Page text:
Standedge cutting

The route of the third turnpike road that crossed the Pennine hills follows the line of the modern A62 from Delph to Standedge and beyond.

Engineering and technological advances allowed roads to be built through hillsides and along routes which took shallower gradients. The upper Castleshaw Valley is one example of where this led to new roads being built along new courses, with the lines of the older roads degrading into tracks.

This was once the busiest road in the West Riding, and it will have seen a large amount of traffic. The road was an artery bringing constant streams of heavily-laden wagons and beasts down from the east and then back up again from the western counties.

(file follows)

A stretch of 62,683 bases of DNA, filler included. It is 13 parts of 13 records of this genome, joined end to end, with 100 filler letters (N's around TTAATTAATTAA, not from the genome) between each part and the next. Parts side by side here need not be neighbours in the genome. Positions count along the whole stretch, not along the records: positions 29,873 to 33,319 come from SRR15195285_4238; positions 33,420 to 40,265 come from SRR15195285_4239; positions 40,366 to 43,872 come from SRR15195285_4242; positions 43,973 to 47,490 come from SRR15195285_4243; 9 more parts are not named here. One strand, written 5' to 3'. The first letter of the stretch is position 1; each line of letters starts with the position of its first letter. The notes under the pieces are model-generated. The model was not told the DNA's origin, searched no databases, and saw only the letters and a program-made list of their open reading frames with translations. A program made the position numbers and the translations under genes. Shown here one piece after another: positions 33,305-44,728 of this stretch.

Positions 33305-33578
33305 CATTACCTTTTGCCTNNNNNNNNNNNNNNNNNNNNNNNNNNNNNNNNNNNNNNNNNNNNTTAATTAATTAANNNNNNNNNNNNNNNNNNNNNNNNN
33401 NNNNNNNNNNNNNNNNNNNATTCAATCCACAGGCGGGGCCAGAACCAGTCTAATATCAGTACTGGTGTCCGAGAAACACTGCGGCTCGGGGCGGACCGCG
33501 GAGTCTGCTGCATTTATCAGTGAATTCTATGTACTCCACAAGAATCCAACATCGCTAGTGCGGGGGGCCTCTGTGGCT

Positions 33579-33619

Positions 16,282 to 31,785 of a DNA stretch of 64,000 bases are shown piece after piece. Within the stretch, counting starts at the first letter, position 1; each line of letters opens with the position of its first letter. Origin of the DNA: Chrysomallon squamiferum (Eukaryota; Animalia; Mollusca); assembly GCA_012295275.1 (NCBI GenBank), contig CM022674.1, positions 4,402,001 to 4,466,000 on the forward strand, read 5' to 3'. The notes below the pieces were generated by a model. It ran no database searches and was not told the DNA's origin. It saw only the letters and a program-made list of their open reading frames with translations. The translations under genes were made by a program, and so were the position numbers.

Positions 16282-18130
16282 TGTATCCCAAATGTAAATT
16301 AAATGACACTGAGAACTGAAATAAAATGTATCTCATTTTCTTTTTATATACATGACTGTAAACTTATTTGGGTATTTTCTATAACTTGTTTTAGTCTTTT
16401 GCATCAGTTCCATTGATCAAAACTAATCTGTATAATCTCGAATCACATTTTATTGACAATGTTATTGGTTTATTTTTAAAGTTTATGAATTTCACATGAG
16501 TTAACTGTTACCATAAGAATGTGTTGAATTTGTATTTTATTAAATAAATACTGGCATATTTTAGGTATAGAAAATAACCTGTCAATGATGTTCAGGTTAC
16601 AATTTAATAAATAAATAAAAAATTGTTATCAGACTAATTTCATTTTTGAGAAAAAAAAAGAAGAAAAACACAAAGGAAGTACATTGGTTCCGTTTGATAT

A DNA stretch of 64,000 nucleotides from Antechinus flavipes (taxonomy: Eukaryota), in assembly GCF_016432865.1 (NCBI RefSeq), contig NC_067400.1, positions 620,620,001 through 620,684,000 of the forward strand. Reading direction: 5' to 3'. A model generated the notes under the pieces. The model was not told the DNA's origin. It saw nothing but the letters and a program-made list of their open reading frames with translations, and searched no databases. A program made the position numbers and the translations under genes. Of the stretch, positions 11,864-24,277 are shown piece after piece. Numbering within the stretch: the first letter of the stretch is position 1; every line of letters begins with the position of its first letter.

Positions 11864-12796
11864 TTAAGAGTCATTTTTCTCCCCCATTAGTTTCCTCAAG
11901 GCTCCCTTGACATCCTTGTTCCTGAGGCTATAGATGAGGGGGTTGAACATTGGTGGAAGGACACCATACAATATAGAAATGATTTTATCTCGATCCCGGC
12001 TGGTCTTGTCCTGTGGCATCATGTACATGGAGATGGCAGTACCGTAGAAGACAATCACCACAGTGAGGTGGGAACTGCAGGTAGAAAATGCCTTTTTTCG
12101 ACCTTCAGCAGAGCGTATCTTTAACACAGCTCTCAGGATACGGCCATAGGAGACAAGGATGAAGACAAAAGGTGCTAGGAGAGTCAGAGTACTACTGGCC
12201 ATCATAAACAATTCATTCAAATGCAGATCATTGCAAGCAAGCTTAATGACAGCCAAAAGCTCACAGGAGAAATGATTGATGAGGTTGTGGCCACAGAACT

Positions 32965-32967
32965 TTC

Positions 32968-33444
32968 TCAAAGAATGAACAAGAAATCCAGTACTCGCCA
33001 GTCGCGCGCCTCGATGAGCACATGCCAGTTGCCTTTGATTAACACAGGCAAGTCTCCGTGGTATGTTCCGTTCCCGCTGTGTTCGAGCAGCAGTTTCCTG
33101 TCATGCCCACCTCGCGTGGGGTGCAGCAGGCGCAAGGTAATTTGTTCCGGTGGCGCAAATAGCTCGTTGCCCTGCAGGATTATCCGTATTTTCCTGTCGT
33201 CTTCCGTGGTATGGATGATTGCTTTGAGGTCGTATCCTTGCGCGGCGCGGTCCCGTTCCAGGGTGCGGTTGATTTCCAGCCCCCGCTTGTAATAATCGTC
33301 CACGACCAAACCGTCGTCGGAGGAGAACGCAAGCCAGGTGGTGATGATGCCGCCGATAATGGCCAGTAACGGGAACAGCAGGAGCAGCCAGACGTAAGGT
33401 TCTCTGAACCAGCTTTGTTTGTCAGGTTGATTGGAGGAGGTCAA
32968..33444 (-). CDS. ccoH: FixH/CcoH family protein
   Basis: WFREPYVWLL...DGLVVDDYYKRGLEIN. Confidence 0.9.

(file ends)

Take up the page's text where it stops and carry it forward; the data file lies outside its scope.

The route of the third turnpike road was improved from the second route between 1820-1839. In 1899 the Standedge Cutting was widened to its current size.

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Places to go

The Saddleworth Historical Society Bulletins contain a variety of articles relating to the turnpikes; these are available from the Society or at the Saddleworth Museum and Art Gallery.